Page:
Race to the bottom

202210-Alt-EN-1.PNGSeptember was another very challenging month for investors. The market is subject to considerable uncertainty, with no clear evidence of the next step. Some market participants are considering trying to call it the bottom for equities, but hesitant to put their toe in the water, because, as the Fed remains determined to bend inflation whatever it takes, the economic scenario could become much darker.

Equity index returns were down by the mid- to low double-digits over the month. Technology-heavy indices in Asia such as Taiwan, Kospi or the Hang Seng index lagged other geographical regions. At sector level, defensive sectors such as consumer staples and healthcare outperformed other sectors. 

Sovereign yields and credit spreads continued to widen significantly during the month, taking US 10-year Treasuries close to 4%, a level not seen since 2008. UK gilts were particularly affected by the sell-off, leading the Bank of England to intervene to help stabilise the market and avoid a loop of investors selling bonds to raise cash.

The HFRX Global Hedge Fund EUR returned -1.23% over the month.


Long-Short Equity

On average, absolute returns were negative over the month for Long-Short Equity strategies. Strategies were running low gross exposures and were well hedged. Managers were able to have a good downside capture ratio and posted only a small percentage of equity indices’ negative returns. Market-neutral strategies benefitted from their short books, posting on average positive returns for the month. In terms of risk appetite, Long-Short Equity strategies’ gross and net exposures are still at the low end of their average ranges. Overall, managers remain cautious and are waiting for further clarity in the macro environment and more data points before raising their risk exposure. Alpha generation has been tough over the year, but well diversified allocations to the Long-Short Equity universe have generated better results. As mentioned previously, we do not expect funds to add significant levels of risk for the moment, but rather selectively invest in longs and refresh their short books. Challenges continue to pile up for corporations, and the world post-Covid, post-war and post-QE will probably be very different from the one we lived in following the Great Financial Crisis.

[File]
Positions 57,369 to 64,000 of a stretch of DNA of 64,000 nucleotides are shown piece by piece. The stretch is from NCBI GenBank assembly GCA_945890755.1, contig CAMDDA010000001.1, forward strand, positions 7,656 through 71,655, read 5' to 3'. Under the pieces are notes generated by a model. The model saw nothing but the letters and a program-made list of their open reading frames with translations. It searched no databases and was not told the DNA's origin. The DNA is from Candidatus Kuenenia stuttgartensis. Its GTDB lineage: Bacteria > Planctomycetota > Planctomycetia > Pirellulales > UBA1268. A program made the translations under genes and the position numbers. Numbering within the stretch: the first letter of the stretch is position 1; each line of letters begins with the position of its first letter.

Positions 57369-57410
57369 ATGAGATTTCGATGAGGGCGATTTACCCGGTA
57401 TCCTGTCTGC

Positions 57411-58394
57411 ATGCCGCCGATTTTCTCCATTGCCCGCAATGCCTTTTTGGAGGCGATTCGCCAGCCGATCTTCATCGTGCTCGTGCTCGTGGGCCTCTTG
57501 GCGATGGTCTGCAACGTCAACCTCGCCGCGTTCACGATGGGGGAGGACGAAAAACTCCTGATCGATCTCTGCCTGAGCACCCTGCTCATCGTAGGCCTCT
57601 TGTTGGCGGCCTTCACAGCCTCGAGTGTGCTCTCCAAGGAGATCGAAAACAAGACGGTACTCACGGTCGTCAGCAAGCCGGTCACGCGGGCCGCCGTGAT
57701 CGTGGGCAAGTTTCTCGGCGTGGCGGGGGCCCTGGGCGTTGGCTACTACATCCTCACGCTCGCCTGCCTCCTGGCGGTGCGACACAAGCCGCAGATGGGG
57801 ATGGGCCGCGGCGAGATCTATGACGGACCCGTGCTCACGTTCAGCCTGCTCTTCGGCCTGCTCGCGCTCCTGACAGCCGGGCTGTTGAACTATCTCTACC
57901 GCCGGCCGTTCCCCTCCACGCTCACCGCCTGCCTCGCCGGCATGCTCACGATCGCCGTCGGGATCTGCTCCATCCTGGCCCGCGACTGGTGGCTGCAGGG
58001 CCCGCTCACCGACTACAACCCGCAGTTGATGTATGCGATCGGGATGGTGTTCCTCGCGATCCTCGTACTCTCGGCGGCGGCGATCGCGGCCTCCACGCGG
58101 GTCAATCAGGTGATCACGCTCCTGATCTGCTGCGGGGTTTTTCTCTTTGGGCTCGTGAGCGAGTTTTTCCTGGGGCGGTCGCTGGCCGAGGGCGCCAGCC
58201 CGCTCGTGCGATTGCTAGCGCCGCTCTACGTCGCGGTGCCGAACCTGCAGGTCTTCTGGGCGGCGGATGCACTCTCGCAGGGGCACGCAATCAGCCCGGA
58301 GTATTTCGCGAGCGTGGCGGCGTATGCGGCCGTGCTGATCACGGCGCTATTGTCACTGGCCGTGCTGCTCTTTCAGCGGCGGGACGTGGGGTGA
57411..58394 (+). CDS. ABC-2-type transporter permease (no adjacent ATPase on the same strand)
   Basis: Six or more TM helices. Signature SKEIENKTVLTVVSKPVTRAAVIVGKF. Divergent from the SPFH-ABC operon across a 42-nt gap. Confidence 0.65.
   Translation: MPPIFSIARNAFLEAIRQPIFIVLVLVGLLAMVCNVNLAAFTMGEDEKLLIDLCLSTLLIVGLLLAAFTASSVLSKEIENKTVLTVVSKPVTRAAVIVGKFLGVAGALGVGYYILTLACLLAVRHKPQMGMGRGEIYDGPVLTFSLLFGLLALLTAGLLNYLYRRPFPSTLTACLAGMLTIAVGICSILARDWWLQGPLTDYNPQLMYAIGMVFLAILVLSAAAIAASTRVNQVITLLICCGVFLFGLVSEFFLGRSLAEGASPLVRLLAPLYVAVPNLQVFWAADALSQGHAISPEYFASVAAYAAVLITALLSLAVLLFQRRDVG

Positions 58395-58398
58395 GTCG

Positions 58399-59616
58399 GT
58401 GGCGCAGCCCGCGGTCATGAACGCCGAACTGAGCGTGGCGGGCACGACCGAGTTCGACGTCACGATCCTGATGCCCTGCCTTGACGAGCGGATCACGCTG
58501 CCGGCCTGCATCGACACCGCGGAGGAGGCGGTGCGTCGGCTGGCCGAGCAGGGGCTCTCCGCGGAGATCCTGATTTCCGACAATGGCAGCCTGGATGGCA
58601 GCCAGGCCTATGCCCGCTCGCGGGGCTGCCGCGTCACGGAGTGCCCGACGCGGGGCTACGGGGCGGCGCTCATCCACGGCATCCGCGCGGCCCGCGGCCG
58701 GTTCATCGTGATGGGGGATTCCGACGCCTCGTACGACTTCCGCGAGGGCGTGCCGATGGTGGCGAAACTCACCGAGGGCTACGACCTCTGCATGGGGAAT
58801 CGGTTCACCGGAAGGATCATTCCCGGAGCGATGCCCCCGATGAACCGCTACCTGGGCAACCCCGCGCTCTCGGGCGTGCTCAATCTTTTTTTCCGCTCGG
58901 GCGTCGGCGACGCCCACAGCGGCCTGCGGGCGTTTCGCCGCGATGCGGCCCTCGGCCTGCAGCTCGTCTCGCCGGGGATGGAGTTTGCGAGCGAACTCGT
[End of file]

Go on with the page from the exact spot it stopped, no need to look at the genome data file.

Global Macro

Global Macro strategies were strong performers in September, benefiting from strong price movements in equities, rates and currencies. On average, systematic strategies outperformed discretionary macro managers during the period. Returns generated by discretionary managers were more dispersed and closer to lower single digits. From a tactical viewpoint, discretionary managers were running lower risk levels, fearing trendless volatile markets over the short term or short squeezes in oversold areas of the market. The opportunity set for Global Macro strategies has improved, and it is expected to remain better for the foreseeable future. The Fed is taking liquidity out of the system and is determined to battle inflation even if this leads to more challenging economic conditions. Asset risk premiums are moving across the board, and macro managers are capitalising on these market moves. We continue to favour discretionary opportunistic managers who can draw on their analytical skills and experience to generate profits from selective opportunities worldwide.


Quant strategies

September was one of the best months of the year in terms of performance for Quantitative strategies. High inflation data readings surprised the market, and expectations of additional tightening by central banks resulted in severe sell-offs in equities and bonds. The main performance drivers were short positions in equities and bond futures, long dollar and short British pound. Trend-following models tended to outperform multi-strategy quantitative models. Since the start of the year, Quantitative strategies have been strong diversifiers and are among the best performers within the Hedge Fund universe.


Fixed Income Arbitrage